Rice to meet Olmert in Jerusalem

US secretary of state to meet Israeli prime minister and Palestinian president.

    Gates and Rice held talks with King Abdullah in Jeddah [EPA]
    Rice has been pushing for a Middle East conference after an announcement on Wednesday by Prince Saud al-Faisal, the Saudi foreign minister, that his country would seriously consider attending the gathering if invited.
    Olmert's office responded by saying that Israel hopes "many Arab countries will attend this international meeting, including Saudi Arabia".
    A meeting between Israeli and Saudi representatives would be a major diplomatic breakthrough.

    Though Israel and Saudi Arabia are both US allies, representatives of the countries have never officially met and Saudi Arabia has never recognised the Jewish state.

    Rice and Gates are aiming to unite Washington's Arab allies against Iran and Syria and to encourage them to help stabilise Iraq by bolstering the Baghdad government.
    It is their first joint tour of the region.
    At a news conference following the meeting with the GCC foreign ministers, Rice said she had discussed the challenges facing Lebanon and Washington's commitment to a two-state solution in Palestine.
    Military aid
    Earlier, on her way to Sharm el-Sheikh, Rice said that "as security permits, we hope more states would undertake more diplomatic missions to Iraq".
    She also appealed for Arab countries to further cut Iraqi debts.

    "He who wants to make peace does not start out with an arms initiative which is dangerous for the region"

    Walid Muallem, Syria's foreign minister

    Arab diplomatic missions in Baghdad have scaled back their  representation after a campaign of attacks and kidnappings.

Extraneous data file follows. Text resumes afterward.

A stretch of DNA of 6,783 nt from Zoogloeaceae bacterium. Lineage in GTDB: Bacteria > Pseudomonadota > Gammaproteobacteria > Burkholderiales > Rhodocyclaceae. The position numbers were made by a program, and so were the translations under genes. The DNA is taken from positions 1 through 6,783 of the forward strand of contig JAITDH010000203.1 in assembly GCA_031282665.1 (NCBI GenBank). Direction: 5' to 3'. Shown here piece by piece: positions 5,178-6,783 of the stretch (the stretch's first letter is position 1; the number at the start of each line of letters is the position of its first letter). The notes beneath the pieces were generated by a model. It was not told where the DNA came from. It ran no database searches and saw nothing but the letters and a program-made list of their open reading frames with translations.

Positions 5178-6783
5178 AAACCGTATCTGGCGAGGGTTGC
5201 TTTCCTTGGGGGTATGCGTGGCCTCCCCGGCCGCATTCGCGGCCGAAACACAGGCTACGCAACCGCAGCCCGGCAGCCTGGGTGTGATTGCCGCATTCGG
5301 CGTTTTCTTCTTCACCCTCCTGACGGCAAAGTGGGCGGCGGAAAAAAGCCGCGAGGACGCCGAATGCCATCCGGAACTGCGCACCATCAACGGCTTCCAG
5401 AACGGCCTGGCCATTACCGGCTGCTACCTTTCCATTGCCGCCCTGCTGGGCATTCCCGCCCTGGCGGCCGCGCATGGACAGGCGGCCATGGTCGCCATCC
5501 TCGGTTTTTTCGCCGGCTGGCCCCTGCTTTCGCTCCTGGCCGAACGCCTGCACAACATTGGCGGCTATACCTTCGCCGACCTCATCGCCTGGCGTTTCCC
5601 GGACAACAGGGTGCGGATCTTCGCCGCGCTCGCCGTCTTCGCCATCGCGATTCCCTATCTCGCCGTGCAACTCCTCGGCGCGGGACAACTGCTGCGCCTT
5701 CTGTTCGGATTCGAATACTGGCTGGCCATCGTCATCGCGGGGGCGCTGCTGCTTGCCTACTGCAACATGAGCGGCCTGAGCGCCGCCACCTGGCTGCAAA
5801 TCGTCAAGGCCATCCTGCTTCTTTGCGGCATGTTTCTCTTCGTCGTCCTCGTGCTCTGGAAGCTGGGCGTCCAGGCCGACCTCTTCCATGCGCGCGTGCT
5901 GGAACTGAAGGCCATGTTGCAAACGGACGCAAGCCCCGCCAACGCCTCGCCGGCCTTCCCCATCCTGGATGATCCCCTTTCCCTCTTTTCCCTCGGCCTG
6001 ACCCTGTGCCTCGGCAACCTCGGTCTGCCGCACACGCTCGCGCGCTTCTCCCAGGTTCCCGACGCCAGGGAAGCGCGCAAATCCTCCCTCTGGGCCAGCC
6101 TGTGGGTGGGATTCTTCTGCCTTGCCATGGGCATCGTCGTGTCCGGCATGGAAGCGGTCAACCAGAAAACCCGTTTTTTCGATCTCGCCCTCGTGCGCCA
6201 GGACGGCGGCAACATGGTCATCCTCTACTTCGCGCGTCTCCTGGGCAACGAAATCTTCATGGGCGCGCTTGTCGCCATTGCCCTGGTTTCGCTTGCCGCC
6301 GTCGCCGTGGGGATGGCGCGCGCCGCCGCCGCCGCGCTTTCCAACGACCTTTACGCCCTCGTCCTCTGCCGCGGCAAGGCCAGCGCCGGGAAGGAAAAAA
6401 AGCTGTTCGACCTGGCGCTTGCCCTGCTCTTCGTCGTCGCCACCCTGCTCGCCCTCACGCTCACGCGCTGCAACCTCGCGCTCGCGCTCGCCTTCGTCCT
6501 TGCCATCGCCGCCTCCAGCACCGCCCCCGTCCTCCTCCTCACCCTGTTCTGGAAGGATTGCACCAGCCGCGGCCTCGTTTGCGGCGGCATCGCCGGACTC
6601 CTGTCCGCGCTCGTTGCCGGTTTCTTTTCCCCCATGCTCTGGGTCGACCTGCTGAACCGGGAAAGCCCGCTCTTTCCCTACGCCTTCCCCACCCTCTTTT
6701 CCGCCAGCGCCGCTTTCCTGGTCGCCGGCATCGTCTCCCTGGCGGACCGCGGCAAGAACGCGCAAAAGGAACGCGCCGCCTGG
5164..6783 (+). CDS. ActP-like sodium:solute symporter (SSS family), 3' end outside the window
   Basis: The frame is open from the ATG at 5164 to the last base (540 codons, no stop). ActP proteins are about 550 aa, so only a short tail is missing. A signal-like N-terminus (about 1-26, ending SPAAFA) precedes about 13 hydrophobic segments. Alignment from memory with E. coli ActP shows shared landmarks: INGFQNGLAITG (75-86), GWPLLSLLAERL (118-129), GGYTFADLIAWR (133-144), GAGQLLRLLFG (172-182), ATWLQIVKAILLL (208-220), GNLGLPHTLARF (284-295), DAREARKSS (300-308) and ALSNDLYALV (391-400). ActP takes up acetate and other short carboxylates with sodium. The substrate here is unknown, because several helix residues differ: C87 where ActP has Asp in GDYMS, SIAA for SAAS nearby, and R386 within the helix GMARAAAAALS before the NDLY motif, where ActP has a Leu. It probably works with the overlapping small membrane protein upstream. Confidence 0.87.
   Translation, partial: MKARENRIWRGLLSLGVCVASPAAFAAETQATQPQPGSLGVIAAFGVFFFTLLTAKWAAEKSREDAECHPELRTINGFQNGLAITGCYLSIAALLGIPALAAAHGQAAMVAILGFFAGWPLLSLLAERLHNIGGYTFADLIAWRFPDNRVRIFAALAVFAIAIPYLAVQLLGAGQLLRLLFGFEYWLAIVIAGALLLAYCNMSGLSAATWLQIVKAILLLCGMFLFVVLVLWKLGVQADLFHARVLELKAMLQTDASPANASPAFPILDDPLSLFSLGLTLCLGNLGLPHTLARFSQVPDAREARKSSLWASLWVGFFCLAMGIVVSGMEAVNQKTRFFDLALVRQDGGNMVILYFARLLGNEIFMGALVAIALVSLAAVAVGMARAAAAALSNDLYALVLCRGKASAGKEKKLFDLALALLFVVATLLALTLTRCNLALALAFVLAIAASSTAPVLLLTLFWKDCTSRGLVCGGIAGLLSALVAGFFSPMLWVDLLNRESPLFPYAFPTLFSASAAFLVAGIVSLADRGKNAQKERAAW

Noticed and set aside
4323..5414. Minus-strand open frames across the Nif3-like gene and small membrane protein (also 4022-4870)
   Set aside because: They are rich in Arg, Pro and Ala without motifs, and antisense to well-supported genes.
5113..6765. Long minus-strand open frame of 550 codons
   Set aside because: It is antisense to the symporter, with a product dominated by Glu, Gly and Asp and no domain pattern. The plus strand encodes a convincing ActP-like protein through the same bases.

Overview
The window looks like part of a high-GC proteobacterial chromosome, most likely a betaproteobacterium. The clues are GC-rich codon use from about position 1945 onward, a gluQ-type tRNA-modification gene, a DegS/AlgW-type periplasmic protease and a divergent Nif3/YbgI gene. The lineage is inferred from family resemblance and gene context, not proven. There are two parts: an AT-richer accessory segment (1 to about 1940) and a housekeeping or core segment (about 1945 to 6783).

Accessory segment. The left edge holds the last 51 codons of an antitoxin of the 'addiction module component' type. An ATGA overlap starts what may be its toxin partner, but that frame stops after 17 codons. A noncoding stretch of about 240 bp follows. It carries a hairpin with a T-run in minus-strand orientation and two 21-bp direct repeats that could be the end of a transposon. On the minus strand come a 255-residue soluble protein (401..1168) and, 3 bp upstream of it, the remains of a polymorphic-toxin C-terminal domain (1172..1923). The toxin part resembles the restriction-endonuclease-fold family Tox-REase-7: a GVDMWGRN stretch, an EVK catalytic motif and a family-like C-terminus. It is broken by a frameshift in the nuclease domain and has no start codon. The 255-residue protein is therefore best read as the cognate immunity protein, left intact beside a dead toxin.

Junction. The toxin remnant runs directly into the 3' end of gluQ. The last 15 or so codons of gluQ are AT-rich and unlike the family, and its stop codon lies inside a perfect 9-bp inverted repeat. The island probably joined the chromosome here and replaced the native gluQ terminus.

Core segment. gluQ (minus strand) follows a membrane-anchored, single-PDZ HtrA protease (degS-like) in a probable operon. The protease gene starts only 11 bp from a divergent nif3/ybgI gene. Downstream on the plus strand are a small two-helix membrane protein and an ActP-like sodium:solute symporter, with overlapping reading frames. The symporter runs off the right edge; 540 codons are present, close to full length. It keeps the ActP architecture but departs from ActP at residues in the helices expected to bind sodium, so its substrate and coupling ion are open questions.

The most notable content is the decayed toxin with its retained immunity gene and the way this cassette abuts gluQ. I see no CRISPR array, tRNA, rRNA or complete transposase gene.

On Monday, the US announced military aid worth more than $43bn to Egypt, Israel, Saudi Arabia and other Gulf states in an effort to boost its Middle East allies against Iran.
    Egypt will receive $13bn in aid over 10 years while $30bn will go to Israel over the same period, Rice said.
    Rice said that an unspecified defence aid package was allocated for Saudi Arabia and the Gulf states.
    The Saudi package is expected to upgrade the country's missile defences and air force and increase its naval capabilities, a defence official said on Saturday.
    Saudi Arabia and the other Gulf countries are likely to receive as much as $20bn over 10 years, he said.
    Rice said: "This effort will help bolster forces of moderation and support a broader strategy to counter the negative influences of al-Qaeda, Hezbollah, Syria, and Iran."
    Syria's foreign minister called the US administration's armaments deal "dangerous".
    "He who wants to make peace does not start out with an arms initiative which is dangerous for the region," Walid Muallem said on Tuesday.
    Iran anger
    Tehran accused the US on Monday of creating fear and causing divisions in the Middle East by announcing the major package of arms deals.
    Mohammad Ali Hosseini, Iran's foreign ministry spokesman, said: "America has always considered one policy in this region and that is creating fear and concerns in the countries of the region and trying to harm the good relations between these countries."
    However, Nicholas Burns, the US undersecretary of state, characterised the deals as a continuation of existing policy.
    "It's not as if we're introducing some new element in the region," he said. "Iran is a factor in this, but it wasn't the overriding factor."
    He said he saw no conflict between the aid packages to Saudi Arabia and Egypt, whose governments have a long record of human-rights abuses, and the current administration's long-term goal of promoting democracy in the region, led by George Bush, the US president.

    SOURCE: Agencies


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